I want to talk about the factorial function. It might seem an arcane piece of mathematics but it is valuable because it provides a way to measure the chaos that ordinary daily life can so easily turn into. Specifically, if you have a certain number of things to do, the factorial function tells you how many choices you have for the order you can do them in. Obviously, the question of sequence is only one aspect of the complexity that comes when you have many things, and it is not necessarily the most important question, but it is close enough, and it is a simple way to look at it mathematically. The factorial function shows you the way complexity grows when there are more things going on. The growth of complexity is faster than people intuitively expect, and the factorial function shows this to you.
July 14, 2014
June 30, 2014
Elizabeth Bluemle at Publisher’s Weekly asks the question of book clutter:
The simple answer for books is the same as in any area of possessions: keep only the books that you are likely to read again or otherwise use in the future. But for book collectors, the answer is rarely this simple, as you can see in the comments on the post at the link above.
May 18, 2014
The question “Can’t we talk about something more pleasant?” forms the title of a new book by Roz Chast. I haven’t seen the book myself, but I am told that the title refers to the touchy question Roz asked her aging parents about what would happen to all of their stuff when they were no longer around to watch over it. It was a subject they ultimately never could bring themselves to address.
That’s a common story, of course, and not just among those of us who are getting old. Most people living a middle-class lifestyle have several times more possessions than they can realistically ever use. Most of it, logically, is clutter, and should be taken away in way or another. Unfortunately, it is easier to postpone the question of which part is actually excess. It’s a subject that can wait until after we are done with whatever we are in the middle of this week, and in practice, that means it can wait indefinitely, or at least until the next time we move.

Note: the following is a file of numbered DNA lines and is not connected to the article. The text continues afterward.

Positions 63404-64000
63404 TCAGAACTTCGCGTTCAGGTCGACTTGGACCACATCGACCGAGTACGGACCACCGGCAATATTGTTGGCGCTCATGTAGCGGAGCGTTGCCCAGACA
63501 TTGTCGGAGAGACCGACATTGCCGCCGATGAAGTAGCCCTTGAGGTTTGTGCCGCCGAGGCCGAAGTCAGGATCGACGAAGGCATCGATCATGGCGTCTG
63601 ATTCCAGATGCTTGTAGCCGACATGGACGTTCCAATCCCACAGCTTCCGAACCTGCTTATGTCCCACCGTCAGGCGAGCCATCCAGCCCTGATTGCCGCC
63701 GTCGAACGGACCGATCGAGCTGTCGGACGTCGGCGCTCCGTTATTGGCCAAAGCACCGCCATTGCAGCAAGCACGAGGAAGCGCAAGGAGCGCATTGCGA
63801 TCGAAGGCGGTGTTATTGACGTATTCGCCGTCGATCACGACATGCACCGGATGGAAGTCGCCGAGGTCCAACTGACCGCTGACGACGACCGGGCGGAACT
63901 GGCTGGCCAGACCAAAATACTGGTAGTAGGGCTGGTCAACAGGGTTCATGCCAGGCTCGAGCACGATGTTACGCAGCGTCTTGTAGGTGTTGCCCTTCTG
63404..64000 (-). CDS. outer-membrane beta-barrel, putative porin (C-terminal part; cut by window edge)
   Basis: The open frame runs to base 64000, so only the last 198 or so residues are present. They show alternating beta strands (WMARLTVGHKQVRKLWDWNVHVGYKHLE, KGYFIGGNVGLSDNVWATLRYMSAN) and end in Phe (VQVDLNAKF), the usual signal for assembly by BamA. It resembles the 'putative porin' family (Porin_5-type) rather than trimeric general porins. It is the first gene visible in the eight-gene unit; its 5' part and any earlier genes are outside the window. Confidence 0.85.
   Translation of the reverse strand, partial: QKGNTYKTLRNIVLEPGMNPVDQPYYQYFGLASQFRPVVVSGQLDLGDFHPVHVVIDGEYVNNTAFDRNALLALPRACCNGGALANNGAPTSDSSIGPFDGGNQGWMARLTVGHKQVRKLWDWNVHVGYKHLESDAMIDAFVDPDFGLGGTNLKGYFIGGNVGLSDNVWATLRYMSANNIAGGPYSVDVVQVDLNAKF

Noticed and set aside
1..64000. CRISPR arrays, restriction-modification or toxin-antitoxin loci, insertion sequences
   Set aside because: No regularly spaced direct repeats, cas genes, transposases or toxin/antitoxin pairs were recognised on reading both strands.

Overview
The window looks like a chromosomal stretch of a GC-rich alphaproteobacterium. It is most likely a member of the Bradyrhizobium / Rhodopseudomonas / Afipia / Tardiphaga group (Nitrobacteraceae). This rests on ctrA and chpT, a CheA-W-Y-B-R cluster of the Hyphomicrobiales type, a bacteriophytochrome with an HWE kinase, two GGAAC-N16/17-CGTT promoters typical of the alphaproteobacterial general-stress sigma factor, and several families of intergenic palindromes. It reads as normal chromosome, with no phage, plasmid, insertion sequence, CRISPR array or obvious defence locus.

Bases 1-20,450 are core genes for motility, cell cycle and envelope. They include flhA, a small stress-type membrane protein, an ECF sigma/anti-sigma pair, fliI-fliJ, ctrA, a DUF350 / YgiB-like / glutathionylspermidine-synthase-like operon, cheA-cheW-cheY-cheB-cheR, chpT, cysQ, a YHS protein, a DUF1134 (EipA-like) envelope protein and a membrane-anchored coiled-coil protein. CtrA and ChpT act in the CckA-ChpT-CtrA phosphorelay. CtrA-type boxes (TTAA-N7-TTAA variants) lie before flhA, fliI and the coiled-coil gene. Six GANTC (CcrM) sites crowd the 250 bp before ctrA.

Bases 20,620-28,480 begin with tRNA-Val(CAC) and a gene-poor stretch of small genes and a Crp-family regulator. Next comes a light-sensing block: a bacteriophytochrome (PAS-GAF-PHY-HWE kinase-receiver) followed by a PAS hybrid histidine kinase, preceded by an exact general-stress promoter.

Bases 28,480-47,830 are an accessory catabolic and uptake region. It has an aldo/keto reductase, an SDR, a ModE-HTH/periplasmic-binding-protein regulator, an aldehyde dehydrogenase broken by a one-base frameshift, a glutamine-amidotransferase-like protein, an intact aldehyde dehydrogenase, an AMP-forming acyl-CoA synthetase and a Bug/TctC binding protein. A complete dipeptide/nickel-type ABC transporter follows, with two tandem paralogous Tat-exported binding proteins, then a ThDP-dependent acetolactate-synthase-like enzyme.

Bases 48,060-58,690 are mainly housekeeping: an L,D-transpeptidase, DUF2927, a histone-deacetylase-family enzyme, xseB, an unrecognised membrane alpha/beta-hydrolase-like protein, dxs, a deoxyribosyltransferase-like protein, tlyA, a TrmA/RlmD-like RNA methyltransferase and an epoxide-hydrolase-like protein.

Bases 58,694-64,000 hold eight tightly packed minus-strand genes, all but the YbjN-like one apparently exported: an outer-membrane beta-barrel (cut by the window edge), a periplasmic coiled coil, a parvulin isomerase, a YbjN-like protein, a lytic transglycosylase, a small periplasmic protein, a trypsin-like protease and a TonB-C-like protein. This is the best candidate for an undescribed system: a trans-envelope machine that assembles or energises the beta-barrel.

March 12, 2014
March 05, 2014
I have written in general terms about the way clutter can be a fire risk, but here is a true-life story from today’s news that shows the inconvenience of clutter in a form most people wouldn’t think of.
From a Telegraph & Argus story:
Firefighters spent almost 14 hours at the scene of a house blaze because there was so much clutter in the property they could not tell if anyone was trapped inside.
February 07, 2014
It is tempting to think of sleep as optional, and then to try to get more done by staying up later and sleeping less. It is a strategy that doesn’t work as well as it might seem it should. Researchers keep discovering more and more ways that sleep is important. Writing in Business Insider, Lauren F. Friedman lists:
January 01, 2014
I think sometimes we forget to change. Times change, we know we need to change too, but we forget. This especially applies to those of us who are old enough to have maybe earned a college diploma or changed jobs more than one or two times. We anticipate difficulties and obstacles, just as part of staying where we are. We get jaded. That’s when “new” starts to mean a new hat and maybe painting over the stain on the front porch, and “new year” becomes something along the lines of this overnight tweet from the Angry Birds video game: